GB: What about sensitivity?
BC: Sensitivity is so low it’s preposterous. It’s not so much the mass, although that does drive down sensitivity. The main thing is the back emf associated with the large magnet. The sensitivity is somewhere in the 60s or 70s [dB @ 1 watt @ 1 metre]. But it doesn’t matter because I’ve got this super amplifier to drive it.
GB: Isn’t distortion high with such a small box and driver?
BC: At full output, distortion is less than 10 per cent from 18 Hz upward. Most subwoofer manufacturers don’t specify distortion, because it’s very high: 10, 20 per cent or more. Even the Velodyne, which has a high-gain servo system, has one per cent distortion at low levels; but at full output, distortion is close to 10 per cent.
GB: How tolerant is human hearing of distortion at very low frequencies?
BC: Incredibly tolerant. It’s all but impossible to hear distortion at very low frequencies.
GB: Some speaker manufacturers maintain that distortion is important at those frequencies.
BC: Believing in low distortion is like believing in motherhood and apple pie. Low distortion is a good thing, and every manufacturer strives for ever-lower distortion. But it’s well-known how much distortion we can hear, and at what levels and under what circumstances we can hear it. If we apply those rules artfully, we can design products with vastly improved performance.
Take DVD as an example. DVD contains immense amounts of distortion as a result of the compression algorithms used for audio and video. A lot of information is thrown away. The components in the signal that are tossed out represent tremendously high distortion. But we don’t notice it because the designers know what’s important and what’s not.
Philosophically and conceptually, any audio product can be approached that way. It’s impossible to hear 20 per cent distortion if the thing’s operating at 9 Hz, because the first overtone is below the threshold of audibility unless it’s so loud that it’s hurting your ears � 130 dB or more.
GB: What about when you move higher in frequency?
BC: The thresholds change, but the rule still applies.
GB: In addition to the active driver, the True Subwoofer has a mass-driven unit that moves out when the active woofer moves out, and moves in when the active unit moves in. You’d expect the outward movement of the active unit to pull the mass-driven cone in, and vice-versa. How is the mass-driven woofer made to operate in phase with the active woofer?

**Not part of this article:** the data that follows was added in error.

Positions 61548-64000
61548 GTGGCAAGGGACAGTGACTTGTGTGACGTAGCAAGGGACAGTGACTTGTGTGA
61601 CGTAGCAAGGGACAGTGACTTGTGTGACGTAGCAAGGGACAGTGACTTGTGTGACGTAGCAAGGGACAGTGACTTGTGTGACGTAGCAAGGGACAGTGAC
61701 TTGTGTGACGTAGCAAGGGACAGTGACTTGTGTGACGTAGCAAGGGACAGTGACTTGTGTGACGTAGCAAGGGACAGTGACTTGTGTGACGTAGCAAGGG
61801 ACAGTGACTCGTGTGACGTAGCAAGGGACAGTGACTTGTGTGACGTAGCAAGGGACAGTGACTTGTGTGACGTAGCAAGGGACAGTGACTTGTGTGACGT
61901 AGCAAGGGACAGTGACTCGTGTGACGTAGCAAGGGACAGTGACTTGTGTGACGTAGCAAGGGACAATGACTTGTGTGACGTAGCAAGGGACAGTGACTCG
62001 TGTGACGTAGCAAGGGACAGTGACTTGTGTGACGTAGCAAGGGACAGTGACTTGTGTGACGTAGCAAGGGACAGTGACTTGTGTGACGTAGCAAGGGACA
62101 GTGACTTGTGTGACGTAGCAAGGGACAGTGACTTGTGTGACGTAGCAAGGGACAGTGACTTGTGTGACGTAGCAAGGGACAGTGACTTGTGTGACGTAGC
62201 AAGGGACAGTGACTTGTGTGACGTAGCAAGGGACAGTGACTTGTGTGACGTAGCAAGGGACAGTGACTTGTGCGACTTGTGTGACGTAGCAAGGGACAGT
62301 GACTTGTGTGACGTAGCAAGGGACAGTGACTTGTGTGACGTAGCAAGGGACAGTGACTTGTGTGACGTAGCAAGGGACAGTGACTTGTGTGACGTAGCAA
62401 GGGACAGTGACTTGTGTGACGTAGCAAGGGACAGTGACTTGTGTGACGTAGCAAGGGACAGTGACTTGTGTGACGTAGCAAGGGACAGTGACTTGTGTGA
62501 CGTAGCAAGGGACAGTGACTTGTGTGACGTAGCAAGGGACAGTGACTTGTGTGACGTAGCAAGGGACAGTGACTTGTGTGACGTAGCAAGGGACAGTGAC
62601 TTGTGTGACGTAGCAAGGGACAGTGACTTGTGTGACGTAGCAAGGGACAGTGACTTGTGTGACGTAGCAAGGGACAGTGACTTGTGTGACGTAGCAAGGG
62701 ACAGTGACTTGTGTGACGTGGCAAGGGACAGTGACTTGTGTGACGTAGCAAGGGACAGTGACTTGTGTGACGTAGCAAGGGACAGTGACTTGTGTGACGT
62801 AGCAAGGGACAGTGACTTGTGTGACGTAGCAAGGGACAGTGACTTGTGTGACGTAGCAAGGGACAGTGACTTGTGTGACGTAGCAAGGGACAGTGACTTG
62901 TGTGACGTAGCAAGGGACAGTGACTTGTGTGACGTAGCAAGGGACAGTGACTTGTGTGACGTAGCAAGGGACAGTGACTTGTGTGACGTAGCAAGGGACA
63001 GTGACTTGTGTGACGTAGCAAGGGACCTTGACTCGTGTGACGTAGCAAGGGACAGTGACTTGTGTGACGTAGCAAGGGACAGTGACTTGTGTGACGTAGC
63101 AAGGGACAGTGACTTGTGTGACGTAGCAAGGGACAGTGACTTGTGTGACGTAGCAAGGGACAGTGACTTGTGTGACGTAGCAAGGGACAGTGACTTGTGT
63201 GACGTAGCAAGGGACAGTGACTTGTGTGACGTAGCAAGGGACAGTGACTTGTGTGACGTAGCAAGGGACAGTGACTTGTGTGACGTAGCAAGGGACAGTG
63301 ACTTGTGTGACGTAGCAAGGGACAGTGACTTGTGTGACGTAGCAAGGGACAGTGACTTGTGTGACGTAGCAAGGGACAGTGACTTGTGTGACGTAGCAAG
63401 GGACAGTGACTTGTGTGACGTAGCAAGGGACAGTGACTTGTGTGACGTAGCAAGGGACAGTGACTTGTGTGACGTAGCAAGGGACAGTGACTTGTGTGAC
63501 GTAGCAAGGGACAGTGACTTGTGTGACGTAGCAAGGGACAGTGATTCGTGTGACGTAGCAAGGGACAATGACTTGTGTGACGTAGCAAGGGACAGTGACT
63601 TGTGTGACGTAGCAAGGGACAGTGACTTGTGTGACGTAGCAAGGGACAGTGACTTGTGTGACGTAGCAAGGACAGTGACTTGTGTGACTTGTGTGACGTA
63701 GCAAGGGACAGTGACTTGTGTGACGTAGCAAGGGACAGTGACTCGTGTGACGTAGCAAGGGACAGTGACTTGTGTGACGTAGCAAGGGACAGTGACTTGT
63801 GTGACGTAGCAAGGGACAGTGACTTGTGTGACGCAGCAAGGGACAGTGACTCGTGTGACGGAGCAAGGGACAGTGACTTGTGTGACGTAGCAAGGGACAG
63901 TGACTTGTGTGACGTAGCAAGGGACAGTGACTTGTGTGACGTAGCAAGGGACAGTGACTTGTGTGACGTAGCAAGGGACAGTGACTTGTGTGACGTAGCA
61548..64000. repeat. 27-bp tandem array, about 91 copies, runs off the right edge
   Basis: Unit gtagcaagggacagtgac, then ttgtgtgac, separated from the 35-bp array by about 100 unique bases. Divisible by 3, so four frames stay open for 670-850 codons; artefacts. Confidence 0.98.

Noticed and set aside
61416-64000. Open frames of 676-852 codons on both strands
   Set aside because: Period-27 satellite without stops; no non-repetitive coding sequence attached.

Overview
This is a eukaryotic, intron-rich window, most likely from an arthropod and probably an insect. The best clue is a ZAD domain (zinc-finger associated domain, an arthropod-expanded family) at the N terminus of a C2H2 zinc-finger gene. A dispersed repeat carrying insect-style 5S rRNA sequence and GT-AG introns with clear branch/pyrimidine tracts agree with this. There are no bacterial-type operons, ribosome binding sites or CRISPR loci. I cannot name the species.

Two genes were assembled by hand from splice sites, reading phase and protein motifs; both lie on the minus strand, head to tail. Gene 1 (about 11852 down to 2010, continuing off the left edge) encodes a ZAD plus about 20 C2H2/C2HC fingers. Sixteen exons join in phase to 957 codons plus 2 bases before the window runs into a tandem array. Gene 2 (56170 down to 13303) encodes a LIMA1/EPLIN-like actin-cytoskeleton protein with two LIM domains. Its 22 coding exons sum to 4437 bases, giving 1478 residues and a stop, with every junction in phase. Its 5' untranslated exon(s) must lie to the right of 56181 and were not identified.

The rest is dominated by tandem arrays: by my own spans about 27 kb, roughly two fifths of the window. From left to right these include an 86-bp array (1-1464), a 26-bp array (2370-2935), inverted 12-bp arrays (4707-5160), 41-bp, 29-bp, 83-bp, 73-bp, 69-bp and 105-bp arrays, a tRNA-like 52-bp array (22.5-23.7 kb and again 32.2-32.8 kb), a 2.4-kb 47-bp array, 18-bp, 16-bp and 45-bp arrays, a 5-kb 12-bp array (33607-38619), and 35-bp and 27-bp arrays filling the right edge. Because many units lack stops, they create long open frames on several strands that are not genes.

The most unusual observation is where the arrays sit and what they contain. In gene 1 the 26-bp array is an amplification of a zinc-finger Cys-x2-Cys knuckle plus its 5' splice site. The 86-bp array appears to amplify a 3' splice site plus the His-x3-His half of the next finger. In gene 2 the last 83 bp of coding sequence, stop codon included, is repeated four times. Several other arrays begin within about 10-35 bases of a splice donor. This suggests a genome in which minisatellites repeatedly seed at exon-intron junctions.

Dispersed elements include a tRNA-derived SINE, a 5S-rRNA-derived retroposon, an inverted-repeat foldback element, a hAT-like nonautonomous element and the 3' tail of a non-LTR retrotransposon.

BC: The force that moves the driven woofer is the electricity going through the voice coil. The force that moves the other woofer is the reaction force. To understand how this works, imagine standing on a chair and holding a Slinky in your hands. Pretend there’s a little weight on the other end of the Slinky. Your hand represents the voice-coil-driven woofer. The springs in the Slinky represent the spring of the air in the box, and the mass on the bottom represents the mass glued onto the other woofer. If you start moving that Slinky up and down with your hand, when your hand goes down, the bottom end of the Slinky comes up, and when your hand comes up, the bottom end of the Slinky goes down. It’s just the opposite of what you’d expect.
GB: That’s when the rate of movement is above the resonant frequency of the system.
GB: So you get this spring effect in the subwoofer whenever the input frequency is above the resonant frequency of the subwoofer, which, given the driver design, must be very low.
BC: It’s 18 Hz.
GB: Is the new 13-inch version of the True Subwoofer just a bigger cousin, with a little more output and lower extension?
BC: The Signature Subwoofer is the same system, but slightly larger. It has 6 dB more output, 116 dB as opposed to 110 dB, and it’s tuned to 16 Hz rather than 18 Hz. It uses the same amplifier, but larger drivers � equivalent to a 10 1/2-inch driver rather than eight inches.
From FrankieD's lips to your ears: Sunfire - a quiet box of endless power.
Sunfire TG-IV/400~7 Amp
Carver SD/A-360 CDP
Active bi-amp: Ashly XR-1001 & 2 Rane PEQ-15s
Main: HotRodded AL-IIIs
Sub: Klipsch RT-12d
Center: Sunfire CRS-3c
Surround: Sunfire CRS-3 (x 2)
OconeeOrange wrote:"Gary likes to play it 'loud' as do I. His system begs you turn it up until you die"
RIP WIlliam B. Dibble, 1948-2012. I'll miss you my friend.